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PTSD and Pot 

A proposal making its way through Congress would make it easier for veterans to use cannabis to treat their PTSD. Photo courtesy of Military Health System, U.S. Department of Defense.

A proposal making its way through Congress would make it easier for veterans to use cannabis to treat their PTSD. Photo courtesy of Military Health System, U.S. Department of Defense.

As early as the 19th century, doctors, nurses, and other medical professionals noticed that many people who returned from military service had serious difficulty coping with the horrors of war. So many men (mostly) became disabled by combat experience – unable to continue fighting – that the US government set its best mental health professionals to studying the problem. After over a century of research, one fact has become undeniably clear: Experiencing war first-hand causes debilitating mental illness in many, if not most, people. We now call this illness post-traumatic stress disorder, or PTSD.

Although there are no reliable data on the topic, America's veterans of the Bush-era wars seem to be using cannabis in great numbers to treat their PTSD symptoms. But due to the Obama administration's continuing ban on cannabis-related research and its denial that the drug has any medical benefits, the Department of Veterans Affairs (VA) has gone so far to prohibit its physicians and psychiatrists from even discussing the potential benefits and harms of cannabis with veterans, even those who admit to using cannabis to cope with the symptoms of PTSD, chronic pain, or some other reason.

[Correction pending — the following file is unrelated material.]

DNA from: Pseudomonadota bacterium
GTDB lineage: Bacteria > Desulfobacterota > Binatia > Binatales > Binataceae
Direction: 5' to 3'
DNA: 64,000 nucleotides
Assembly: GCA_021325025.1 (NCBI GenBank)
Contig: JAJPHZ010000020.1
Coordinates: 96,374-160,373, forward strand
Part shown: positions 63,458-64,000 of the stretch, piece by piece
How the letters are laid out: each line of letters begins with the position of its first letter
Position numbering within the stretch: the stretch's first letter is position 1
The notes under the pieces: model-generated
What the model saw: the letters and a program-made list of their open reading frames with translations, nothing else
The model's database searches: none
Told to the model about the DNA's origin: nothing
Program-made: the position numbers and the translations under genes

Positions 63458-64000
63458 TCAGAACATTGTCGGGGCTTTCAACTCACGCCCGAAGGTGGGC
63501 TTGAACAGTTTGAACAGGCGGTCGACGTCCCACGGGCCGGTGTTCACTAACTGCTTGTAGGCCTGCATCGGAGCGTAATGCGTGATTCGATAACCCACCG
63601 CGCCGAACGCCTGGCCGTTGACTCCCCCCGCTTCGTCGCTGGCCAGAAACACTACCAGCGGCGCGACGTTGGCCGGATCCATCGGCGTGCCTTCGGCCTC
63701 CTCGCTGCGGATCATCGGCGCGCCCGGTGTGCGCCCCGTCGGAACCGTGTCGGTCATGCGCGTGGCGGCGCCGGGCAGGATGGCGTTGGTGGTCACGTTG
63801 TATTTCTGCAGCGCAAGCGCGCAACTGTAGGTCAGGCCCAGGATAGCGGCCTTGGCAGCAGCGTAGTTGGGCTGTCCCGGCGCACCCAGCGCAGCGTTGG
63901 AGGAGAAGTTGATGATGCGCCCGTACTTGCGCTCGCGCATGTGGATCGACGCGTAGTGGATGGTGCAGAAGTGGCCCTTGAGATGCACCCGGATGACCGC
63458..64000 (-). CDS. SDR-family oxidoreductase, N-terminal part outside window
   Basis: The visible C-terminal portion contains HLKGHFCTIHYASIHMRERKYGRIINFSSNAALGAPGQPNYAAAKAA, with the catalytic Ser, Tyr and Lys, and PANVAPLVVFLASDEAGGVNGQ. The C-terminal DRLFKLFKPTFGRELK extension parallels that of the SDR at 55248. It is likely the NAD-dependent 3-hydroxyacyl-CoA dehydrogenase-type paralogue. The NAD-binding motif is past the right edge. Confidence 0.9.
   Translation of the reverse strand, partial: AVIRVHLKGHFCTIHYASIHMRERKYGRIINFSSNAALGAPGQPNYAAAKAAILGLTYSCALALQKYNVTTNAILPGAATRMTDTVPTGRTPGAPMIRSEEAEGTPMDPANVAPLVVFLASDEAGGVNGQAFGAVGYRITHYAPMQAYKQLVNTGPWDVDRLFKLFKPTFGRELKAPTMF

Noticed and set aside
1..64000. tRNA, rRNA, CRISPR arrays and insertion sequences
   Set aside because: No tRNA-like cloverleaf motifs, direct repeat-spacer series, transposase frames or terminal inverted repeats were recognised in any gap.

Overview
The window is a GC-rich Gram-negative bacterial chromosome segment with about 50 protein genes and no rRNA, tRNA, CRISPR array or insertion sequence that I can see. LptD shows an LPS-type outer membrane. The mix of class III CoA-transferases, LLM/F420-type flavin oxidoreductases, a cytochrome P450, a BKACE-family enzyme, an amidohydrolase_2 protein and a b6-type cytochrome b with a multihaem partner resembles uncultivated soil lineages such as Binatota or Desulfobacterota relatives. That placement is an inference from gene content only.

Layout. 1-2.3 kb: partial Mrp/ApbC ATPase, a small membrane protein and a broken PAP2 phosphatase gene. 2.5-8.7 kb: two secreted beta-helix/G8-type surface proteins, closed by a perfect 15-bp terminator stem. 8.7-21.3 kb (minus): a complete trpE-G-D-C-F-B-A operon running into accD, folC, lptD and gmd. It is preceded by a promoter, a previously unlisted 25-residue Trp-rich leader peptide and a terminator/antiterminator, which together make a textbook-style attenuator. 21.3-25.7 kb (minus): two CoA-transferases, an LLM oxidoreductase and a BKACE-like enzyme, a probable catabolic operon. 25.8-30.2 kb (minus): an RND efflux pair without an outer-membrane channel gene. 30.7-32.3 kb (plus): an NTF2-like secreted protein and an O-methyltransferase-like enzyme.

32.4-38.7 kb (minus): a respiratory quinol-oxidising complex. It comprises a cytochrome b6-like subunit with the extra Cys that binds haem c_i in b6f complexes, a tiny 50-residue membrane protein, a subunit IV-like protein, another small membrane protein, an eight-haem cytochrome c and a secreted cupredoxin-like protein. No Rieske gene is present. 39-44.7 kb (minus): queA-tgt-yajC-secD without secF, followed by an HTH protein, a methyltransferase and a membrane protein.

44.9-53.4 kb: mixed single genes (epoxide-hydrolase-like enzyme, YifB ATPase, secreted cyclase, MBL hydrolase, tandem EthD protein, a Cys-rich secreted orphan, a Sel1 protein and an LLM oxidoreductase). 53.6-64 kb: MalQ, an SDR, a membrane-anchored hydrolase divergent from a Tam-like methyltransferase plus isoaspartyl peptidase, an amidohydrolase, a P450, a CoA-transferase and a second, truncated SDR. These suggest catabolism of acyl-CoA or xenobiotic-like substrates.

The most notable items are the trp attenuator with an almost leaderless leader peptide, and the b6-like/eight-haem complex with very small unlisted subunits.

This policy has been roundly criticized by experts, not only because of cannabis' obvious potential to help veterans, but also because of the federal government's intrusion into the doctor-patient relationship, where honesty and openness is critical to healing. Oregon Rep. Earl Blumenauer has been a leading critic, and he now seems to be making progress toward changing the policy.

On May 19, the U.S. House of Representatives and Senate approved a law that would prohibit the VA from using federal money to stop doctors from discussing or recommending cannabis to their patients. "The death rate from opioids among VA healthcare is nearly double the national average. From what I hear from veterans is that medical marijuana has helped them deal with pain and PTSD, particularly as an alternative to opioids," said Blumenauer, who introduced the proposal.

For two years, Blumenauer has been introducing the proposal that effectively removes the federal government's censorship of doctors, and its passage after a handful of defeats is yet another signal that attitudes about cannabis are undergoing great change. Next, House and Senate committees will work to create a single version of the proposal, which would then be inserted into the larger 2017 military appropriations bill, which provides funding to the VA. The bill would then go to President Obama for approval, something that Congressional pundits believe is likely given its inclusion in the larger funding bill.

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